Let me talk to you about the Greens spokesperson on housing. He's had a taste of the media spotlight. Your spokesperson on housing is now prioritising media attention, from stunts and obstruction, over housing for women and kids fleeing domestic violence. How shameful. This man's ego matters more than women fleeing domestic violence and older women at risk of homelessness. This man's ego matters more than women fleeing domestic violence. What sort of party are you?
This rant from the Leader of the Government in the Senate is well out of order. She is reflecting personally on the motives and impugning the motives of a member of the other place. She is not only wrong; she is very clearly showing that Mr Chandler-Mather is right under the skin of the government. I ask you to require her to withdraw.
I withdraw for the benefit of the chamber. What I would say to you is this. The question for the Greens is whether a person's ego matters more than the security of having a roof over your head, because that is what we are seeing. You've got an opportunity today, in the next few hours—
Honourable senators interjectin g—
Let's see what you do.
Honourable senators interjecting—
Senator Lambie has given notice that she wishes—
Thank you. Senator Lambie is deferring her private senator's motion, so you've got a couple of hours to do the right thing. And we'll give you the opportunity to do that because I know—I suspect, I should say—that there are those in your party and in your party room who are concerned about the way in which your spokesperson is handling this, because he is prioritising a bit of media attention and his personal ego over the interests of women and children fleeing violence and of people in this country who are in need of government investment in the housing sector. You may sit there, saying: 'We want more. We want more.' This is the election commitment. You are standing in the way of the biggest investment in housing in a decade—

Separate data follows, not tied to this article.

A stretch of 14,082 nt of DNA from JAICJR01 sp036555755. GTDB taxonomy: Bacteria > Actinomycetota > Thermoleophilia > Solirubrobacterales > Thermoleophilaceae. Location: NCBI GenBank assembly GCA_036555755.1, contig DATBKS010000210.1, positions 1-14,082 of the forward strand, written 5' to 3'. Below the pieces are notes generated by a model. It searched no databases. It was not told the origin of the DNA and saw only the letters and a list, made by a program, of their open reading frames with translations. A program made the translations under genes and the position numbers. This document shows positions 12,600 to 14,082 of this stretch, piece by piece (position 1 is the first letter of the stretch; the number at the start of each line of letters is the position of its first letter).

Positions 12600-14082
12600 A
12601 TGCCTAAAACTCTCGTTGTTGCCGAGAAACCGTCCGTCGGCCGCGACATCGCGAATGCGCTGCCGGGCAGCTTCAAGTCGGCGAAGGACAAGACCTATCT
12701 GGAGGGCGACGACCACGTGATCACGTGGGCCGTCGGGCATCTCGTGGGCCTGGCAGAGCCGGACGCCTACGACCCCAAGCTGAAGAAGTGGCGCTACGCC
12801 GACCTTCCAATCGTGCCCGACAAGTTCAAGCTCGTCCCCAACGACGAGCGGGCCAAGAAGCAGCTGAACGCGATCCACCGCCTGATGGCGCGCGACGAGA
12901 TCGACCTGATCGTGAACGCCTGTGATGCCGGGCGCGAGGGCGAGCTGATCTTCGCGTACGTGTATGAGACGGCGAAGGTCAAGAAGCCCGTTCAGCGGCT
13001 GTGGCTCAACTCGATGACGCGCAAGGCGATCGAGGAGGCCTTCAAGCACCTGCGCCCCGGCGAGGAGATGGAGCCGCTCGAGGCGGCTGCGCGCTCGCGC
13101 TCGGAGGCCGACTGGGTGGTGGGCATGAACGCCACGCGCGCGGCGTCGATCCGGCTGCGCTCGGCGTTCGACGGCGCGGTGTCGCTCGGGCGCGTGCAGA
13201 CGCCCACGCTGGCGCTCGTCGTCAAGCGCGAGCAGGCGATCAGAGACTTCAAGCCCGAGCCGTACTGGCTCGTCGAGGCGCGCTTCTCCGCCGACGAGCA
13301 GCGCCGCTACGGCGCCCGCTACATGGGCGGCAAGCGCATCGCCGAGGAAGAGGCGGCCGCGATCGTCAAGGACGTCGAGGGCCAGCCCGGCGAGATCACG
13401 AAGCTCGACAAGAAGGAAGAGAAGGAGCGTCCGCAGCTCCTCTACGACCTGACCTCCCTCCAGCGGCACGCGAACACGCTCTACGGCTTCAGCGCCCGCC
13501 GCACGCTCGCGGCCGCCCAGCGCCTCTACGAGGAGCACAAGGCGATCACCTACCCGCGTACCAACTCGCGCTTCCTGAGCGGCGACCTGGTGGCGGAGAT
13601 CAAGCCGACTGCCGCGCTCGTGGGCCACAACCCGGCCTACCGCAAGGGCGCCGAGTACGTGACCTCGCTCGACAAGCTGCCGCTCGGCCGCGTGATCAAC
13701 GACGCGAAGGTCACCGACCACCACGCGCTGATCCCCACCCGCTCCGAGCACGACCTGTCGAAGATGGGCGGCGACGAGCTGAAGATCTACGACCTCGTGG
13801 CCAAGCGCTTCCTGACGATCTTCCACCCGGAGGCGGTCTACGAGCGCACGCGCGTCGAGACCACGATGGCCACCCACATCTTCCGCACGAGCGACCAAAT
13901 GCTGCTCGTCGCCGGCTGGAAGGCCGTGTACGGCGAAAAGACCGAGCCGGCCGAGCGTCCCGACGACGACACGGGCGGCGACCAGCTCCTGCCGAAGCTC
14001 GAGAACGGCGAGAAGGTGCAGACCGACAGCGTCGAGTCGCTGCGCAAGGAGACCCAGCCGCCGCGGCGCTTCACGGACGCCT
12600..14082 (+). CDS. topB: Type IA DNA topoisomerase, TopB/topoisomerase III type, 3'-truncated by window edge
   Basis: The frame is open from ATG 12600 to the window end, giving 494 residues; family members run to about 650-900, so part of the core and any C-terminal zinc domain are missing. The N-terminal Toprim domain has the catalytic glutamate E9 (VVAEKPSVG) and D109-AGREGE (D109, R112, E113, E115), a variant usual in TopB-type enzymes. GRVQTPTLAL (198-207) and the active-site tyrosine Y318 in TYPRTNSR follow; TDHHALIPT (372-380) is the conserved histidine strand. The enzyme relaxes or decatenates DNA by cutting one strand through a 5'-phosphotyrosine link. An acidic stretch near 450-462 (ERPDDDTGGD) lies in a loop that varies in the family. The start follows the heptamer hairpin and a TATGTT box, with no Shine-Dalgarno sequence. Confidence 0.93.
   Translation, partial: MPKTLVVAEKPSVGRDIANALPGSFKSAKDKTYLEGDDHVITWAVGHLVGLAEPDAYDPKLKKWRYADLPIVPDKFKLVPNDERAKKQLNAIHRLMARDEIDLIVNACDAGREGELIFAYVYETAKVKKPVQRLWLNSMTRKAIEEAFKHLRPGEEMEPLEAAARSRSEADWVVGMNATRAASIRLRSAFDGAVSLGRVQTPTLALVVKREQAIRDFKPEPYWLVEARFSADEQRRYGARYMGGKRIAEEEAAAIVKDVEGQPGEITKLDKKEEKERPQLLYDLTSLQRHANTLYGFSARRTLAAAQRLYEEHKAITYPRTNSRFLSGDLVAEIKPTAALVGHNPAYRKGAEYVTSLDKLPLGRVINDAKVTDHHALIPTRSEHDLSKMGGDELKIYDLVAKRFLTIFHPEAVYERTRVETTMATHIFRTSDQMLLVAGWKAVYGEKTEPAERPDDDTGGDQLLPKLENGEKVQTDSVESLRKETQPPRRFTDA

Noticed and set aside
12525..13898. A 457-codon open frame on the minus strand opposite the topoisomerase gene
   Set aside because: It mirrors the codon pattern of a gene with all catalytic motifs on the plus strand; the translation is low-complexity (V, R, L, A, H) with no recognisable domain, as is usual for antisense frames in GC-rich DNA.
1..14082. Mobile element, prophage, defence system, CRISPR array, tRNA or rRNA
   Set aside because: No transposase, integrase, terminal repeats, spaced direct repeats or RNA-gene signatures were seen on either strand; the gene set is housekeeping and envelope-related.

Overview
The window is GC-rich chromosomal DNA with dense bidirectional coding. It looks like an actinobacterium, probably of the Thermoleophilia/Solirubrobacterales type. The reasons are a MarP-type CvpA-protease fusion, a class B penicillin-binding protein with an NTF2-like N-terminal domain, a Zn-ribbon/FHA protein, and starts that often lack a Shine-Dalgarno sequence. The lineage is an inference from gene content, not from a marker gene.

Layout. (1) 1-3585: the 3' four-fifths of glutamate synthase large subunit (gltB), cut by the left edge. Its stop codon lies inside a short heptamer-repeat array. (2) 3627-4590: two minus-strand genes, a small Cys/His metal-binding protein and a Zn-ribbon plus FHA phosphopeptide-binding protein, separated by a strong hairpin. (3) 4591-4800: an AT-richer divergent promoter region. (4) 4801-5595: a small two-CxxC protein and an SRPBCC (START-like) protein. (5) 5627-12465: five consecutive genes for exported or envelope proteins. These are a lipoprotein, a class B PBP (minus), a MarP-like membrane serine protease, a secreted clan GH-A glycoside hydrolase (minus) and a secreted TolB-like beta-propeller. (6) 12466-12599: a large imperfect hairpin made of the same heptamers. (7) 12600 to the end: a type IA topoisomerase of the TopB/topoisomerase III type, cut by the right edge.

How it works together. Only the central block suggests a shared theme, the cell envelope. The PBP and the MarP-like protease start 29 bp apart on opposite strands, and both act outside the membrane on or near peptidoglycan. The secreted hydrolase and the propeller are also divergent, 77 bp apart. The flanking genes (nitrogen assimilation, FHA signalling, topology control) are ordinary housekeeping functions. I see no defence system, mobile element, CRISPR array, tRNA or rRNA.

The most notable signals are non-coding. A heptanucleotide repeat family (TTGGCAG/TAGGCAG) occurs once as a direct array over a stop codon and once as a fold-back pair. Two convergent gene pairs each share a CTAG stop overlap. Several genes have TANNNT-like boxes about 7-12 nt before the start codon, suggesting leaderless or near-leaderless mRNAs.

Honourable senators interjecting—
And you may yell as much as you like, but you are blocking funding for social and affordable housing in this country.
It's always unfortunate to see lovers having a fight, isn't it, particularly when it plays out publicly—a lovers' tiff between the parties of the current government, between the Labor Party and the Greens; this little stoush that's turning into quite a personal stoush.
The parties of the current government, the Labor Party and the Greens—here they are now having this stoush playing out publicly, a lovers' tiff that's turned into quite a public brawl. You know the government is feeling the pressure on these things, you know government ministers are feeling the pressure, when they start to personalise the debate too. We saw there in Senator Wong's contribution a personalisation of the debate, targeting the Greens' housing spokesman and turning it into a personal debate against a member of the Greens, trying of course to play into whatever divisions might exist within the Australian Greens.